I will categorize each of these tips in one of two basic areas, sound isolation and sound absorption.
Let's begin by defining our two distinct categories. These two areas will become the foundation to understanding home music studio design.
Sound isolation is the ability to lower or eliminate the db (decibel) of audio produced from any source.
This includes keeping unwanted noise out (like the neighbors barking dog) as well as isolating one recorded source from another. For example, isolating the db of an acoustic drum kit can be critical in keeping the snare drum from bleeding through the vocal track during multi-track recording.
Sound absorption is the ability to control the decay or bounce of any audio source within your home music studio.
Absorption is needed to eliminate or lessen any unwanted echo within your recording space. As a general rule, the larger the space and the smoother the surface of the walls and ceiling, the more sound absorption will be needed.
Building a home recording studio on a budget can require a great deal of creativity. However, with a little forethought and careful planning, it is possible to eliminate isolation issues without spending thousands of dollars. Consider your studio space and what sources you intend to record.
Is it in a basement? What rooms are above your space? Where are the windows or possible isolation issues that could come from outside? Think through the audio you intend to record. Try to create recording stations that are as isolated from other audio sources as much as possible.
Percussion and acoustic drum sets often require the most isolation as they typically produced the highest db levels.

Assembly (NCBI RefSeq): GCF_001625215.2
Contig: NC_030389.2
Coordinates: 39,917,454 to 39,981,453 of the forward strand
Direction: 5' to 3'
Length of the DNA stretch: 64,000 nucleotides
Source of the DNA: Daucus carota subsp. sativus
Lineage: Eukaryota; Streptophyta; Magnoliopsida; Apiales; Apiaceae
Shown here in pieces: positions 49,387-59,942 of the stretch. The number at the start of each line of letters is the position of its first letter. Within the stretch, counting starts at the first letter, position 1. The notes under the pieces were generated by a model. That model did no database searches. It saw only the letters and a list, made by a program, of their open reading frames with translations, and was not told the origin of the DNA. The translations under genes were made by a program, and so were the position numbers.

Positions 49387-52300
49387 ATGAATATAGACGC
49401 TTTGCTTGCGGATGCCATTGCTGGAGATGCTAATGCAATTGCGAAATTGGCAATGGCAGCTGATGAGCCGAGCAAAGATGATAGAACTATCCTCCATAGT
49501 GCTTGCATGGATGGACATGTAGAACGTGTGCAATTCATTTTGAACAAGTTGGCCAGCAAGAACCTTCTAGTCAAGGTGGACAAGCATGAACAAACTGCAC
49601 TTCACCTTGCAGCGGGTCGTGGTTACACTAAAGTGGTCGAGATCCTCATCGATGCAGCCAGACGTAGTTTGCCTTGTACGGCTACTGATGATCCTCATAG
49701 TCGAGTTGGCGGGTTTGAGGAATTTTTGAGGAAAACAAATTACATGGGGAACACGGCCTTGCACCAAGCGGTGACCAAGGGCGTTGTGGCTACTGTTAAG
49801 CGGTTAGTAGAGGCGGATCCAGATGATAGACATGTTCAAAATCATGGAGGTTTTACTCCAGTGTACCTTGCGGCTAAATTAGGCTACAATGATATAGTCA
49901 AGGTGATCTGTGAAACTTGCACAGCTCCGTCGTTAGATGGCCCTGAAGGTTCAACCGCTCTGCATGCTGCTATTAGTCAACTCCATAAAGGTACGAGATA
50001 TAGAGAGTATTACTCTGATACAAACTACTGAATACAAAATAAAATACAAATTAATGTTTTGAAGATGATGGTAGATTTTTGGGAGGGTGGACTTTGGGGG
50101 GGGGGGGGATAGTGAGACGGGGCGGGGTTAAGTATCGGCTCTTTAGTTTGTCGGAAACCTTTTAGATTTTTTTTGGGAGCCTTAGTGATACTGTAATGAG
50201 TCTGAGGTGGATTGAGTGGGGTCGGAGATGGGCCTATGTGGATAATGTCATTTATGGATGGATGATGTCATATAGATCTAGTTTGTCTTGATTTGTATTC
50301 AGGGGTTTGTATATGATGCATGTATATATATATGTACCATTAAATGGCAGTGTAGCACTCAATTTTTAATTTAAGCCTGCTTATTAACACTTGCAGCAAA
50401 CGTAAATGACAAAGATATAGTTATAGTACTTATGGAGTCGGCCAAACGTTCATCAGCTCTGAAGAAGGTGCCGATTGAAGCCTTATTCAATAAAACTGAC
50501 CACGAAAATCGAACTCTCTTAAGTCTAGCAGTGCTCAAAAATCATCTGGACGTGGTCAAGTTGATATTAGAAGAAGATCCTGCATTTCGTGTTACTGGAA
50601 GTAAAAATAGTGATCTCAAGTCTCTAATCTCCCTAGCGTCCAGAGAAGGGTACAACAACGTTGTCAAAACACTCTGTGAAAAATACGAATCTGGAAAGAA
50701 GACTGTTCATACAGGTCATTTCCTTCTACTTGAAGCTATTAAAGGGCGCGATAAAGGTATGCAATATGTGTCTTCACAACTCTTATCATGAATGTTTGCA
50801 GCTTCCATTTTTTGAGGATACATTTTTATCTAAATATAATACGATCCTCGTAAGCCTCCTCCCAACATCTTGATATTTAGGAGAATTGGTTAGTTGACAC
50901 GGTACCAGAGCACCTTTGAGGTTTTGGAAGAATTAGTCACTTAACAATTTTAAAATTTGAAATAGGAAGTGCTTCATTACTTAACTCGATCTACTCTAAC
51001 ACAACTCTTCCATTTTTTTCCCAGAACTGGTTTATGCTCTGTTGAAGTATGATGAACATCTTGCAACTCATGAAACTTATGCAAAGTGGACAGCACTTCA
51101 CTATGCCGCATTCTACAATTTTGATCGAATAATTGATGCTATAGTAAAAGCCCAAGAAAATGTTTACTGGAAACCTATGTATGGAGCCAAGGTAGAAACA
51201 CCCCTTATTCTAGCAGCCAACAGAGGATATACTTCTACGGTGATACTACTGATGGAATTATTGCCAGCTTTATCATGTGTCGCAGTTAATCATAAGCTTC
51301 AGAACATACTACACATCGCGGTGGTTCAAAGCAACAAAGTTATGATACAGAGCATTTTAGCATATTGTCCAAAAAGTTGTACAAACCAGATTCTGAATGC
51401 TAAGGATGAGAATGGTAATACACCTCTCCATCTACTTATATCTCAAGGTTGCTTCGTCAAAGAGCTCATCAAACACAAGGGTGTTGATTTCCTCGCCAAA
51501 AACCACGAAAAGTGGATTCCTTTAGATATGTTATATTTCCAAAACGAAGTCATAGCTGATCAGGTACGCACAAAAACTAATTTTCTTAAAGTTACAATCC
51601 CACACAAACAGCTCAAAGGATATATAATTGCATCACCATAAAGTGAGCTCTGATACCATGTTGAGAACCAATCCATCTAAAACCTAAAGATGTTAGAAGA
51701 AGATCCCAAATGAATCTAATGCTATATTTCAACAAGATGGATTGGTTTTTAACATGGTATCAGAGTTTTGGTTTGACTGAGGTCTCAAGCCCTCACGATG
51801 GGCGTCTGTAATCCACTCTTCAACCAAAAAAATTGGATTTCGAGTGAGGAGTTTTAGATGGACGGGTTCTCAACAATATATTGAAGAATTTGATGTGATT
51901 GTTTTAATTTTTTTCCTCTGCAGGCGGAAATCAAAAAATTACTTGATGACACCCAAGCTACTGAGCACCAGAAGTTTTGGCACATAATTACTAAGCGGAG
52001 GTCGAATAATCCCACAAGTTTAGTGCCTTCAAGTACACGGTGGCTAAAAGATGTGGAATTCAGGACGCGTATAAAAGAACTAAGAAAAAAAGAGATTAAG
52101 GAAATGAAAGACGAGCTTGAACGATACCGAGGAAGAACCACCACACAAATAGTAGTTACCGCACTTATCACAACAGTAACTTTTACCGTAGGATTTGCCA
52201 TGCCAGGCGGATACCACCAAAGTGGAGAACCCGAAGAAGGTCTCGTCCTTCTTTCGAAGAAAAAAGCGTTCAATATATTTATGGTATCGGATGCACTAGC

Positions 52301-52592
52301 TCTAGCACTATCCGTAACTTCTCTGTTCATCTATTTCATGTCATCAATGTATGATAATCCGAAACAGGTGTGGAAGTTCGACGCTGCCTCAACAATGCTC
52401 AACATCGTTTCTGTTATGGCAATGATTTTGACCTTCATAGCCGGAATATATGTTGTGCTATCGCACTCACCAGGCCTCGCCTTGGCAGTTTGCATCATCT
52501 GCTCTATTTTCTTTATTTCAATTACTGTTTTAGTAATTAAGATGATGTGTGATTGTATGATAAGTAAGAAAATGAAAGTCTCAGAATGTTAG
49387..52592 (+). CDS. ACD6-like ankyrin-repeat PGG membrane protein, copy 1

Consider building a few sound isolation walls to create a drum/percussion recording booth. Take a look at the image below for a general purpose and inexpensive design.
Isolation is best created by high density material and the elimination of vibration. In the above design, drywall and insulation are used to create high density in a small space. The staggering of the interior studs creates a vibration barrier from one side of the wall to the other. Two or more walls like this can be created and attached at the corners to provide a free-standing isolation option.
If the ceiling in your space has considerable noise bleed through, both in and out, an R-19 or better insulation may be helpful to install. Again the idea here is to create as much density between your recording sources and unwanted noise as possible. Drywall is another inexpensive ceiling option for building a home recording studio on a budget. It is typically more dense than drop ceiling tiles and should be considered a viable option for basement studios.
The next major consideration to building a home recording studio on a budget is sound absorption. If your home music studio space has nothing but drywall and smooth floors, you'll probably notice that everything sounds like you're in a Jr. High locker room shower. Sound, especially at higher frequencies, will bounce off most smooth surfaces. To lessen or even eliminate this echo effect there are a few inexpensive things that can be done.
First consider what is in your room. Is the floor wood, cement or any other smooth surface? Place a throw rug down or even find a cheap carpet remnant to install. What about the walls and ceiling, are they drywall or paneling from the 70's? Thick drywall or sheet-rock is great for sound isolation but not very good for absorption.
One affordable fix would be to attach egg crate foam to the walls itself.
Studio foam panels can be purchased but they can get very pricey. If that's not in your budget, head down to any department store and pick up several foam mattress bed liners. Use a hot glue gun or staples to attach them to the wall. You will be surprised by the difference in the sound of your home music studio space.
Hopefully you found some value in these tips to building a home recording studio on a budget. Do you have any more ideas I may have missed? I'd love to hear your thoughts, please add them to the comments section below. Also don't forget to download your free copy of my e-book pamphlet entitled "Understanding Compression in the Home Music Studio.